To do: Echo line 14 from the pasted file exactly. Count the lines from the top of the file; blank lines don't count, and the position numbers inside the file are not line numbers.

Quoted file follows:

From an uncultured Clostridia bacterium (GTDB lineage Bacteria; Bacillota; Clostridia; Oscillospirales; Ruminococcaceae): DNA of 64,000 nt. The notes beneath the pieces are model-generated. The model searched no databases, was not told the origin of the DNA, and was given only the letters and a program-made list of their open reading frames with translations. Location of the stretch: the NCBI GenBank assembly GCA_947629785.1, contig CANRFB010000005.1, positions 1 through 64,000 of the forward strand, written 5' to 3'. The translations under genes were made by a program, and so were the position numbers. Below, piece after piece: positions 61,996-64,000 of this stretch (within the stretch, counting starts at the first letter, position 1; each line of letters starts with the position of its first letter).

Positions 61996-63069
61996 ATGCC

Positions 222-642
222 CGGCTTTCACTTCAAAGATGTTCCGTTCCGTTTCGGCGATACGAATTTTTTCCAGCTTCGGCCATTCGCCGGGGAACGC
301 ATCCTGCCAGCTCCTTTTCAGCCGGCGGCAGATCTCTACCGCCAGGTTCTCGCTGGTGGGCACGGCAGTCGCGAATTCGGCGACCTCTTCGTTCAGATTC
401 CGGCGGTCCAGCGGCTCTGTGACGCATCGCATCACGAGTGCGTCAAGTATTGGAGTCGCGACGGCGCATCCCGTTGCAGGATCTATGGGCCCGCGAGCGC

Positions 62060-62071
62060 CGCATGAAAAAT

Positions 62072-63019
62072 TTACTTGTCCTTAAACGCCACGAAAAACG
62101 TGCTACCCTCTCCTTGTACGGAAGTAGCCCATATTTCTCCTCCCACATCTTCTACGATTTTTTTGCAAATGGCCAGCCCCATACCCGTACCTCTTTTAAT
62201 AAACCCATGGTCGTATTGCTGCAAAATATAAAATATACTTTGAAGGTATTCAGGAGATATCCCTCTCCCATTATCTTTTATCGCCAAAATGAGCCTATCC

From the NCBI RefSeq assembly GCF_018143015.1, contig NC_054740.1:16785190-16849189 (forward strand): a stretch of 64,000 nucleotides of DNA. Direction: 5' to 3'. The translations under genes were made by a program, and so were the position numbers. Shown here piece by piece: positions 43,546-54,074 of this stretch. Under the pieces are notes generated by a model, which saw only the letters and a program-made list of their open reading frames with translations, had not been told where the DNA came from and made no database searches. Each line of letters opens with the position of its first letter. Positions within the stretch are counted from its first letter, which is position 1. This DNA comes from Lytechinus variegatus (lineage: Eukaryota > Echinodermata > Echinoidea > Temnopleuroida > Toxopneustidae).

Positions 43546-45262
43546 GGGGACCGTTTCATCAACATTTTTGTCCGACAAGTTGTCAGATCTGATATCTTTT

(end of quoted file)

From the NCBI RefSeq assembly GCF_018143015.1, contig NC_054740.1:16785190-16849189 (forward strand): a stretch of 64,000 nucleotides of DNA. Direction: 5' to 3'. The translations under genes were made by a program, and so were the position numbers. Shown here piece by piece: positions 43,546-54,074 of this stretch. Under the pieces are notes generated by a model, which saw only the letters and a program-made list of their open reading frames with translations, had not been told where the DNA came from and made no database searches. Each line of letters opens with the position of its first letter. Positions within the stretch are counted from its first letter, which is position 1. This DNA comes from Lytechinus variegatus (lineage: Eukaryota > Echinodermata > Echinoidea > Temnopleuroida > Toxopneustidae).